HOW COFENSE CAN HELP

100% of malware-bearing phishing threats analyzed by the Cofense Phishing Defense Center were reported by end users. 0% were stopped by technology. Condition users to be resilient to evolving phishing attacks with Cofense PhishMe and remove the blind spot with Cofense Reporter.

Quickly turn user reported emails into actionable intelligence with Cofense Triage. Reduce exposure time by rapidly quarantining threats with Cofense Vision.

Easily consume phishing-specific threat intelligence to proactively defend your organization against evolving threats with Cofense Intelligence.

 

Thanks to our unique perspective, no one knows more about REAL phishing threats than Cofense. To understand them better, read the 2019 Phishing Threat & Malware Review.

 

All third-party trademarks referenced by Cofense whether in logo form, name form or product form, or otherwise, remain the property of their respective holders, and use of these trademarks in no way indicates any relationship between Cofense and the holders of the trademarks. Any observations contained in this blog regarding circumvention of end point protections are based on observations at a point in time based on a specific set of system configurations. Subsequent updates or different configurations may be effective at stopping these or similar threats.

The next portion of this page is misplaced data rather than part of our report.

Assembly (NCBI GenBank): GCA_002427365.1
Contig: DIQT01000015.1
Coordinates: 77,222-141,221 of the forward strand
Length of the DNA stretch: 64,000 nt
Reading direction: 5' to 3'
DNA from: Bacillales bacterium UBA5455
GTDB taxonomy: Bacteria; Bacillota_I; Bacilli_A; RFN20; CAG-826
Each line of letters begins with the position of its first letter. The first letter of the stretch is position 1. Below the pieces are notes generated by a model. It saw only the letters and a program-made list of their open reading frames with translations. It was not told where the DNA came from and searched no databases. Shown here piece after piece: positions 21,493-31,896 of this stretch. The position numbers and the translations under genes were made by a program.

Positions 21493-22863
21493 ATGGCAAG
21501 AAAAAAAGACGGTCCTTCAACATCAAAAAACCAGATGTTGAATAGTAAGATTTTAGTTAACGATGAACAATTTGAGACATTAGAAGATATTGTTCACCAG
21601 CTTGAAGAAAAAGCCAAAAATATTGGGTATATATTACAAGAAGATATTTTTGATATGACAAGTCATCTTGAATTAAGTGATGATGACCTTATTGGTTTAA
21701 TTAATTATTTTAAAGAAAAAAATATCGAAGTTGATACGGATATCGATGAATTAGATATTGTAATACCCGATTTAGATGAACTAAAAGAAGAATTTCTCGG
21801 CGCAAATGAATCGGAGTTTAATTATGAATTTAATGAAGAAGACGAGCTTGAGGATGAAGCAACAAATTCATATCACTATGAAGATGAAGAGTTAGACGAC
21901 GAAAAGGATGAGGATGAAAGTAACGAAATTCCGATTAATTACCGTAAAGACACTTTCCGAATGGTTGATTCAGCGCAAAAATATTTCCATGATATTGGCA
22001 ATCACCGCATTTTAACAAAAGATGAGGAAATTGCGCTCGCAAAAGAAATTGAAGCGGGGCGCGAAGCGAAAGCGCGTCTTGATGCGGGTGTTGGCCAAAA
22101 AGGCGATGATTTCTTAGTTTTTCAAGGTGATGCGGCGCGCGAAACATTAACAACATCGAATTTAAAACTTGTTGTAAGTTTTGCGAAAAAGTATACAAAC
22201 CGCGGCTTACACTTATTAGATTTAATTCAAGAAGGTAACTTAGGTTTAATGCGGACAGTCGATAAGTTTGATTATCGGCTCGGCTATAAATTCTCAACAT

John Podesta’s Phish Foreshadows Doom for 2020

If you haven’t read the Mueller Report, spoiler alert: the phish that netted the Clinton campaign was not sophisticated. As you may know, neither was the campaign’s phishing defense (understatement). All of which spells probable doom for the 2020 presidential candidates, despite the news that campaigns have looked at offers, some free, from cyber-security firms.

The FBI’s Global Business Email Compromise (BEC) “Wire-Wire” Bust: A Personal Perspective